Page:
What too often happens:

Without guiding principles you have no moral compass.

With no moral compass, all paths seem of near equal value.  Since there are more wasteful paths than worthwhile ones, chances are, you’ll wind up pursuing something wasteful. (This is living reactively).

Because you have no guiding principles or moral compass, you have no means whereby to measure yourself.

When you fail to measure yourself, you fail to course correct.

When you fail to course correct, you end up spending an embarrassing, irretrievable amount of time on that path of no value.

Being so invested, you’ll be prone to defend your investment, thus further entrenching your commitment.

In the end, you’ll find yourself nowhere meaningful, at a tremendous expense, and you’ll want to blame someone else, thus further enhancing the misery of the situation.

On the other hand…

If you have established some guiding principles, you have a fine-tuned moral compass.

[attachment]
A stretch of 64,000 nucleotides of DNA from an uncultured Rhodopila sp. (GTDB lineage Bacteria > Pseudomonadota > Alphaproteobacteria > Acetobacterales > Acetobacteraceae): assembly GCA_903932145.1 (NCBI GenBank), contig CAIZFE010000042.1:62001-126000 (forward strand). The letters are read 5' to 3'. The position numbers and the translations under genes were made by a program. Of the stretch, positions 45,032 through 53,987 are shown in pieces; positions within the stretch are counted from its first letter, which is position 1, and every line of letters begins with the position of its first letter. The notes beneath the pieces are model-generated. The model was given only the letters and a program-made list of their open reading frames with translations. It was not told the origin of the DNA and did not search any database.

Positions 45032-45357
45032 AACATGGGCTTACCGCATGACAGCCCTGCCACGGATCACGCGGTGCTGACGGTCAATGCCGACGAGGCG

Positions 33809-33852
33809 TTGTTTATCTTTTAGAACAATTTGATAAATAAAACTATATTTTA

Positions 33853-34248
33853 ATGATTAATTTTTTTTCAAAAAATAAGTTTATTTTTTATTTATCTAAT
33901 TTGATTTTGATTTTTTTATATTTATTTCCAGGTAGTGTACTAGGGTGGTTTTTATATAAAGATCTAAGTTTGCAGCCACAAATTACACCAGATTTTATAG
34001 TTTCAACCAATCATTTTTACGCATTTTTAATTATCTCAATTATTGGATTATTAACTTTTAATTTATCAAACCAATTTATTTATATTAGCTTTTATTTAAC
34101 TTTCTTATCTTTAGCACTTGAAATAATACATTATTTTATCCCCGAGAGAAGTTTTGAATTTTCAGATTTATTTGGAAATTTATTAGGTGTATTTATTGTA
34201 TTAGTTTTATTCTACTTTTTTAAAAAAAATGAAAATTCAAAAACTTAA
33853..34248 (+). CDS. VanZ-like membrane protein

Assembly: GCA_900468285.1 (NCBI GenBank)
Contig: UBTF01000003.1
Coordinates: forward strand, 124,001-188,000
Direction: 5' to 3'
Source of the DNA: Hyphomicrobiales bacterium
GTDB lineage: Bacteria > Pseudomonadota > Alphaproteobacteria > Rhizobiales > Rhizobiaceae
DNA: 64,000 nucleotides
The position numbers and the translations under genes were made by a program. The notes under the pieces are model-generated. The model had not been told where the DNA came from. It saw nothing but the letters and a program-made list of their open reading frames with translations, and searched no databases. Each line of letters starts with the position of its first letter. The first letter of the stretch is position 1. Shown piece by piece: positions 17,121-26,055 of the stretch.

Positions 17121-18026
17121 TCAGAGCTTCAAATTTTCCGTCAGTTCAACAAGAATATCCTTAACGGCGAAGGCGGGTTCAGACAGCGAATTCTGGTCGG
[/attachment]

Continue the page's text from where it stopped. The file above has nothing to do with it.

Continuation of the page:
Decisions are easy, guided, and your direction, deliberate.

Frequent measurement is automatic, and course correcting, because you’ll be so invested.  Invested in what matters most, invested in your pre-chosen direction.

In the end, you’ll do remarkable things, and leave a legacy of greatness.

Happiness, engagement, and fulfillment will surround you.

The good news…

…is that you can create your moral compass at any time.  Determine your guiding principles, catch a vision of where you want to go, and then use that compass to analyze your current trajectory.

If it doesn’t lead in the right direction, stop, change course, and spend the rest of your time investing in something of value.

It’s the only way to avoid the misery that so often accompanies those who lack clarity of purpose, and have no sense of direction.

Those who accomplish greatness don’t do it by choosing the path of least resistance, nor the path of greatest temptation.  They do it by staying true to the values, principles, morals, and direction they have pre-determined in a moment of clarity and insight.

Rusty

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